Lake Ngozi (or Lake Ngosi) is the second-largest crater lake in Africa. It can be found near Tukuyu, a small town in the highland Rungwe District, Mbeya Region, of southern Tanzania in East Africa. It is part of the Poroto Mountains, and the northern rim of the caldera is the highest point in the range. The caldera is mostly composed of trachytic and phonolitic lavas.
Ngozi is a Holocene caldera that generated the Kitulo pumice 12,000 years ago during a Plinian eruption, most likely in the same eruption that generated the caldera. Other eruption deposits are the Ngozi Tuff (less than a thousand years ago) and the Ituwa Surge base surge deposits of uncertain age, but intermediate to the Kitulo pumice and Ngozi Tuff.

The youngest activity generated a pyroclastic flow that flowed southwards for 10 km. Some pyroclastic cones surround the volcano. The walls of the caldera are forested, except for segments scoured by landslides and high cliffs that inhibit access to the water. The inner caldera
is forested with Maesa lanceolata, Albizia gummifera, and Hagenia abyssinica, far fewer tree species than neighboring mountains, consistent with the recent geological origin of the volcano. The caldera itself is not subjected to hydrothermal activity, but large subaqueous CO2 emissions and local legends of the killing power of the lake indicate the danger of limnic eruptions. The lake floor, according to echo sounding, is flat and has no terraces.
The lake does not undergo large-scale fluctuations in lake level, with only minor differences between the dry and rainy seasons. Air temperatures above the lake are around 18 °C, with only minor seasonal variations. Sporadically, the forests were occupied by Safwa hunters. Reports in 2013 stated that in the following year, a geothermal project would commence in the vicinity of the volcano, halfway between Ngozi and the town of Mbeya. Local Myths and Folk Tales There are several local myths and folk tales that surround the volcanic lake.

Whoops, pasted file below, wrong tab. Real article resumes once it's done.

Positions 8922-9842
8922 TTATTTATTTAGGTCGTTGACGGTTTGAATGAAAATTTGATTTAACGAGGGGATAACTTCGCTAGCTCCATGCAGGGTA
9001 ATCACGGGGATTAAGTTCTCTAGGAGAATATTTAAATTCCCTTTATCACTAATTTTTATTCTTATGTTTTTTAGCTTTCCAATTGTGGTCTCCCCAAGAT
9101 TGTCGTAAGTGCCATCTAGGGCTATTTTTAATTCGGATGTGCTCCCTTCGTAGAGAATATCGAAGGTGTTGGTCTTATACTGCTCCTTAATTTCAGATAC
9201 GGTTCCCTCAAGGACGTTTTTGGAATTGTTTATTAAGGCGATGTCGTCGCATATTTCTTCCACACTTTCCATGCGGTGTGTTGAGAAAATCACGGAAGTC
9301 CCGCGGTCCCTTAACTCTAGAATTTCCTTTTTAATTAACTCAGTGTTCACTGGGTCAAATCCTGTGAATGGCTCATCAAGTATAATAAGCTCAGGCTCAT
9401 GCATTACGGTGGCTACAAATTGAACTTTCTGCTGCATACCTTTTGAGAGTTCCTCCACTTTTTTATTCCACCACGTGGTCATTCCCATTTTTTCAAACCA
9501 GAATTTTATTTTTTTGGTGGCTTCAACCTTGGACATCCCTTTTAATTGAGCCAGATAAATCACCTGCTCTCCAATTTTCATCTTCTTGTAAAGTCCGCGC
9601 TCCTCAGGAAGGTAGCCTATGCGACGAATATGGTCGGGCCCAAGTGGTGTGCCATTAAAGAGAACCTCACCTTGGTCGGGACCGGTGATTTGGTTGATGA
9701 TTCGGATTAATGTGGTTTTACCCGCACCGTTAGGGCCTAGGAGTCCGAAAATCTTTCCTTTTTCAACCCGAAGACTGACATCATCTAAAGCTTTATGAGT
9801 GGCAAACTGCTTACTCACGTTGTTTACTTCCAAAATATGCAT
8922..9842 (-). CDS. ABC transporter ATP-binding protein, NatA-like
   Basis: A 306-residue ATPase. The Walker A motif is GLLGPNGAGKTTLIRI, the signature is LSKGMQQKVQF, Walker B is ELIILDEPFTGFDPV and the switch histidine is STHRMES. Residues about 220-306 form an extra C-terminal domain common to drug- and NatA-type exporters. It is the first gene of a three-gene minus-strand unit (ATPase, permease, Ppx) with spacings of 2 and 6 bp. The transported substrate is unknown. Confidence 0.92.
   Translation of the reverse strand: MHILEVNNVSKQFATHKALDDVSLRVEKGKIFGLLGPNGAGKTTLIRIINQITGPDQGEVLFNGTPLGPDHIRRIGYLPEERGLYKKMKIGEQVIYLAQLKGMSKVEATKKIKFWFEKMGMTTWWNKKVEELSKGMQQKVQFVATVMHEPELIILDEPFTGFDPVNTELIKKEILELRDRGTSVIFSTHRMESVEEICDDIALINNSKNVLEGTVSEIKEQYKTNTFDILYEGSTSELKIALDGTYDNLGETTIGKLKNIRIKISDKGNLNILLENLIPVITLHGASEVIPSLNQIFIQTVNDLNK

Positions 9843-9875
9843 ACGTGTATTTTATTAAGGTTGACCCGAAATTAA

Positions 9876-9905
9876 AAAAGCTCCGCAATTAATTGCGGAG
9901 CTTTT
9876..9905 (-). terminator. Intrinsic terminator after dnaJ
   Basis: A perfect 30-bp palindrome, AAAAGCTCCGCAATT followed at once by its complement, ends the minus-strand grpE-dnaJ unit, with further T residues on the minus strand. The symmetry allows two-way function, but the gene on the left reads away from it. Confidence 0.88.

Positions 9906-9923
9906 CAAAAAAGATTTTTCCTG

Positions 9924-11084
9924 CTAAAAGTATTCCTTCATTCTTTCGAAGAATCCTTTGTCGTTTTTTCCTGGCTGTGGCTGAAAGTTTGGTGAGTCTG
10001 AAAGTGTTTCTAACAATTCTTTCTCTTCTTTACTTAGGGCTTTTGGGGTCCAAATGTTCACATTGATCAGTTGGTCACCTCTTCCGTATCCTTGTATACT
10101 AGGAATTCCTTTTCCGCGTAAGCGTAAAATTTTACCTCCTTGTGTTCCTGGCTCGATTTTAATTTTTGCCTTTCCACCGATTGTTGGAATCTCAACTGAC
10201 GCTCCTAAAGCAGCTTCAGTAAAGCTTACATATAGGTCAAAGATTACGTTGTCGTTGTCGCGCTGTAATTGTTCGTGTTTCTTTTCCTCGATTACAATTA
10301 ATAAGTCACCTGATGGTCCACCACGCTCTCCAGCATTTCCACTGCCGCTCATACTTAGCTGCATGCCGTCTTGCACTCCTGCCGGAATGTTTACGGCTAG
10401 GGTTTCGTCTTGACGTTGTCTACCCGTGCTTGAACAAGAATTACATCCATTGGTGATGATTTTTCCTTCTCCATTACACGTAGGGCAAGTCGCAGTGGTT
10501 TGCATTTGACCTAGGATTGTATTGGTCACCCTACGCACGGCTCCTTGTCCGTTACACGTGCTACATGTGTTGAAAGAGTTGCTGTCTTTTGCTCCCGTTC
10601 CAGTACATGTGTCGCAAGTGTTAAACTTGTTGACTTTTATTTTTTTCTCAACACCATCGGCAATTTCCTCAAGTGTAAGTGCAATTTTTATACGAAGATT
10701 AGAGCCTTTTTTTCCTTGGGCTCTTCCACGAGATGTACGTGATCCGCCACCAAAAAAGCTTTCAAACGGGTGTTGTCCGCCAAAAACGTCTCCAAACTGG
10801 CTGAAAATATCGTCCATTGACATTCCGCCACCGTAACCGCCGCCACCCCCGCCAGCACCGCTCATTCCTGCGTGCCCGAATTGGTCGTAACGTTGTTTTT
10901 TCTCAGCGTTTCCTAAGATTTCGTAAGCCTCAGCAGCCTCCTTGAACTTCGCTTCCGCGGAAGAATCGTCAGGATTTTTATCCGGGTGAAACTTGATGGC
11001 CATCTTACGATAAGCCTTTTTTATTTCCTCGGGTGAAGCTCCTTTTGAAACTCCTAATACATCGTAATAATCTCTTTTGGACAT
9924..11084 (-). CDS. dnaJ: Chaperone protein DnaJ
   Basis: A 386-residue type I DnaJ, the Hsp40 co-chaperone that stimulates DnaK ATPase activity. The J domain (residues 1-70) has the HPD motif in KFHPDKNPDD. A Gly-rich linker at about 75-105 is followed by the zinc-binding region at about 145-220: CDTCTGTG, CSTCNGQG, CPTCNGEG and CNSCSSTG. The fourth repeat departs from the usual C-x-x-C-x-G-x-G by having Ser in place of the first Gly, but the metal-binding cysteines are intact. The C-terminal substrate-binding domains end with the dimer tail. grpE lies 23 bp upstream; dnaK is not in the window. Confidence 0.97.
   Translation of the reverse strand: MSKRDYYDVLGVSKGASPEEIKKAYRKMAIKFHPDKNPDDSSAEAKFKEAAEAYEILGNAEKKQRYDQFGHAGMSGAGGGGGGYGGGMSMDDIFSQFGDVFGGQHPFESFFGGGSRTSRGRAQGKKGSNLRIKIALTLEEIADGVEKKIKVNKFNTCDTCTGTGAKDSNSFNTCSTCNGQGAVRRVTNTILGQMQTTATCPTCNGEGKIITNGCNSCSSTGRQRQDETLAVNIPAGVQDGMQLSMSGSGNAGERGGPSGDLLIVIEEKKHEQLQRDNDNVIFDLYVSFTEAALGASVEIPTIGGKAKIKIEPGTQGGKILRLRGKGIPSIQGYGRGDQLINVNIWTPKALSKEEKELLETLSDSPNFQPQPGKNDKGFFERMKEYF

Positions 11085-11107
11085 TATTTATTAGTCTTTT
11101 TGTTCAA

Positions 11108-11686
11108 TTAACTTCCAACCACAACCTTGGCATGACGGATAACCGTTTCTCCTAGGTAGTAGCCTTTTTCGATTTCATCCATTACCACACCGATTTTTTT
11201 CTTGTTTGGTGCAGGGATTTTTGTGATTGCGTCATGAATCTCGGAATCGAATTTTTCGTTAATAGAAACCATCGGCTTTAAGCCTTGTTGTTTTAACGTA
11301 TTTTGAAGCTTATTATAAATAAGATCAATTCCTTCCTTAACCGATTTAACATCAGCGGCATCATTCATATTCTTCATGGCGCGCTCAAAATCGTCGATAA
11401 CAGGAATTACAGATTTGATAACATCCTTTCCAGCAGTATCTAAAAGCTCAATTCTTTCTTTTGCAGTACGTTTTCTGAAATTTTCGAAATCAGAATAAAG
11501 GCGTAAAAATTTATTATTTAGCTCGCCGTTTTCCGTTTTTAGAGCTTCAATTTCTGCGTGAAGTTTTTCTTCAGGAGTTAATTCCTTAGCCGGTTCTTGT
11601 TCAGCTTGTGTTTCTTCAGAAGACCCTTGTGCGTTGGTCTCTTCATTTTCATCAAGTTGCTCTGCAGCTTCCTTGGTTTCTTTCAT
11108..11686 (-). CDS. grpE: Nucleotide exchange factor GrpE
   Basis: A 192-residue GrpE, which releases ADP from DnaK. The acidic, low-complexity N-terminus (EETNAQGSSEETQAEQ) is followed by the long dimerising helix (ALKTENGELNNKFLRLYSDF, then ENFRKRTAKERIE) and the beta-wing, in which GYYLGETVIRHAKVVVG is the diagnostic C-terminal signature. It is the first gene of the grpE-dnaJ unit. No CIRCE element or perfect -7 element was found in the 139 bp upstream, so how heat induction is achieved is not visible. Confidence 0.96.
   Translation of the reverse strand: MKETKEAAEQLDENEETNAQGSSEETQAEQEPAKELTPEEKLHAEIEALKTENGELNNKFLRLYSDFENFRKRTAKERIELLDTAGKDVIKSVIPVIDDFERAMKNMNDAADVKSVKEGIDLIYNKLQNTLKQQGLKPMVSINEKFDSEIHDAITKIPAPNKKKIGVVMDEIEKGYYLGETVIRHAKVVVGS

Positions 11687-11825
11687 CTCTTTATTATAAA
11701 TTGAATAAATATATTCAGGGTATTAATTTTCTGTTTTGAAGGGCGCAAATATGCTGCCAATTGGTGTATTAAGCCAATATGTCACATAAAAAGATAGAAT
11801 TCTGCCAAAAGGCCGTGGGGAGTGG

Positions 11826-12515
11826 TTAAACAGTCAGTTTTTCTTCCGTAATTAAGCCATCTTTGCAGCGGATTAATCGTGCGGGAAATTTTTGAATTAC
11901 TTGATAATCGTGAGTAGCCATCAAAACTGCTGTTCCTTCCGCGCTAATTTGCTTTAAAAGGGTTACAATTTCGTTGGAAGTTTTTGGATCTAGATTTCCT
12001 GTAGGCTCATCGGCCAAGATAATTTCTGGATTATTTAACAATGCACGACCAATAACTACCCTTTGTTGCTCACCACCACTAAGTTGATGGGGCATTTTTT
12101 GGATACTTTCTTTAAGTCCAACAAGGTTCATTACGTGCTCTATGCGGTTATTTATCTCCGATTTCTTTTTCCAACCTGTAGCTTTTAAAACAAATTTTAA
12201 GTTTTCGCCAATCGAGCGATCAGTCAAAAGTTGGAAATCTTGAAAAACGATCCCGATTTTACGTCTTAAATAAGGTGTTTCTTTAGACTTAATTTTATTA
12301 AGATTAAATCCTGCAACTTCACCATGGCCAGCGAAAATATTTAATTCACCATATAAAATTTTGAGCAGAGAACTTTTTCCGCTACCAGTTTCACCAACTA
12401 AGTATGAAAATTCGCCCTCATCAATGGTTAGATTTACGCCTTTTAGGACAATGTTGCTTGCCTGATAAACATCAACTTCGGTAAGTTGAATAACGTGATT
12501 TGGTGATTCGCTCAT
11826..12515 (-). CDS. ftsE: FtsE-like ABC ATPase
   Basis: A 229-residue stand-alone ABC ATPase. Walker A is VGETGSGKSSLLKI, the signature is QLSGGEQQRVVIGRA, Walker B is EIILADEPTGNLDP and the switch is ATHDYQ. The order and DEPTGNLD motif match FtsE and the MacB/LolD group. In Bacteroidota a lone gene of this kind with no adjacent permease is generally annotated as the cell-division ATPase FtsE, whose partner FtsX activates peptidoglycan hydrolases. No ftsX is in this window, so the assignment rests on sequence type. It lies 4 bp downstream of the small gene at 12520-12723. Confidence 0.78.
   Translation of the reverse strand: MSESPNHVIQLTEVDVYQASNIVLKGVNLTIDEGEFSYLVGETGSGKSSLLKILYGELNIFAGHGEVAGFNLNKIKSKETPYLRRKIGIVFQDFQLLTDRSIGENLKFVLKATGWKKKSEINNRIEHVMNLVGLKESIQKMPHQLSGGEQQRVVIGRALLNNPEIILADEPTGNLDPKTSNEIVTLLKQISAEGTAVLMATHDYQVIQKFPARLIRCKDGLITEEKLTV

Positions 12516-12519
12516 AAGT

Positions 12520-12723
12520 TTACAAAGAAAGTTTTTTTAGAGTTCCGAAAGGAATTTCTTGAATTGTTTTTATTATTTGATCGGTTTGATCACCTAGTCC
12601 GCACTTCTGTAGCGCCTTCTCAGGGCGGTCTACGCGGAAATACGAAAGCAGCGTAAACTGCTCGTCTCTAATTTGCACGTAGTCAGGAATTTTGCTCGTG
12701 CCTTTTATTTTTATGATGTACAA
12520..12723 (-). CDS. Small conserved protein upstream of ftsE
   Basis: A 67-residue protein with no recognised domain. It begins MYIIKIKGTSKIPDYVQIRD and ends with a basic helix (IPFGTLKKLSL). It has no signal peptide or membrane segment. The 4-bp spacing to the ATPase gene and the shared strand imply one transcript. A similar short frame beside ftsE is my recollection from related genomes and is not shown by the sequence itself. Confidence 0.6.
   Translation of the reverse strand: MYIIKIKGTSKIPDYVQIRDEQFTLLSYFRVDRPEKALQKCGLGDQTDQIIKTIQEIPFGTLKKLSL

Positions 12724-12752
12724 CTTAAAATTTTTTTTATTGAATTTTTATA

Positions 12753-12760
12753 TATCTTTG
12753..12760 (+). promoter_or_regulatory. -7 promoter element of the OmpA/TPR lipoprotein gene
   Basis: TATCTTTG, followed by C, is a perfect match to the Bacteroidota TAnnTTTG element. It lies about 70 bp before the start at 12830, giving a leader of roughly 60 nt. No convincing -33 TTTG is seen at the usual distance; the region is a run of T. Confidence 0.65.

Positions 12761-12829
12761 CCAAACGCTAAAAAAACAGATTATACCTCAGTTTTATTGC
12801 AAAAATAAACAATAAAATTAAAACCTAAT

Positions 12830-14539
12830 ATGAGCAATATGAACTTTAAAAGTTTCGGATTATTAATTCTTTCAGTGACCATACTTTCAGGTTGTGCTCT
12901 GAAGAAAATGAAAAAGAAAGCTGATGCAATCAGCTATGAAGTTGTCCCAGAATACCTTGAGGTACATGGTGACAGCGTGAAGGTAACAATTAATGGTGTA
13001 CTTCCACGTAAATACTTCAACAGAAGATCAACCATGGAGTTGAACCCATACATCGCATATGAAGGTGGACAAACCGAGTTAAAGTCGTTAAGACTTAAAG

and the surrounding area.
The Nyakyusa People (an ethnic group in this area of southern Tanzania) say that a shaman called Lwembe was chased from his birth village (Ukwama in the Makete area) to the waters of Lake Ngozi after the people had become weary of the deceptive nature of his magic. Once Lwembe became an inhabitant of the waters edge, the local tribes cattle began to disappear. It is said that villagers started going missing too if they ventured too close to the waters. Nyakyusa elders dispelled the area by rolling a huge boulder, which had been placed in the heart of a fire for three days, into the water while casting their spells. Since that time, the evil spell on the lake has not returned.
The most commonly heard myth and folk tale is that of a group of Colonial German soldiers who disposed of treasure in the waters of the lake. They put a spell on the lake to protect the gold and hamper any other person’s efforts to reclaim it. Some variations of the myth suggest that this caused an emission of poisonous gases (which we now know could be linked to a Limnic eruption), while others claim that there is a twelve-headed snake that protects the treasure and comes out to the surface on sunny days.
Whether there ever was a treasure remains a mystery. What to see and do in Mbeya City Mbeya is a city in southwest Tanzania. It sits at the base of soaring Loleza Peak, between the City and Poroto mountain ranges. On the town’s outskirts is Lake Ngozi, a huge crater lake surrounded by dense forest rich in birdlife. Kitulo Plateau National Park, southeast of the city, is known for its colorful wildflowers. Farther south is Matema Beach, a resort town on the shores of the vast, fish-filled Lake Nyasa.

Other attractions near Lake Ngozi

Kitulo National Park

Locals refer to the Kitulo Plateau as Bustani ya Mungu, the Garden of God, whereas botanists have dubbed it the Serengeti of Flowers, host to ‘one of the great floral spectacles of the world’.

Lake Nyasa

Lake Nyasa, also called Lake Malawi, is the southernmost and third largest of the East African Rift Valley lakes of East Africa, lying in a deep valley mainly within Malawi.

Kaporogwe Falls

Scenic view of the Kaporogwe Falls. Among notable tourist attractions in the Mbeya region are Kaporogwe Falls, a natural huge water drop in the Livingstone Mountains, Uporoto, Kipengere, and Livingstone Ranges.
The Eastern Arc Mountains offer the best panoramic tourist attractions.

Matema Beach

Matema Beach, a beachside town in the Mbeya Region, is located on the beautiful shores of Lake Nyasa. Matema Beach is among the most scenic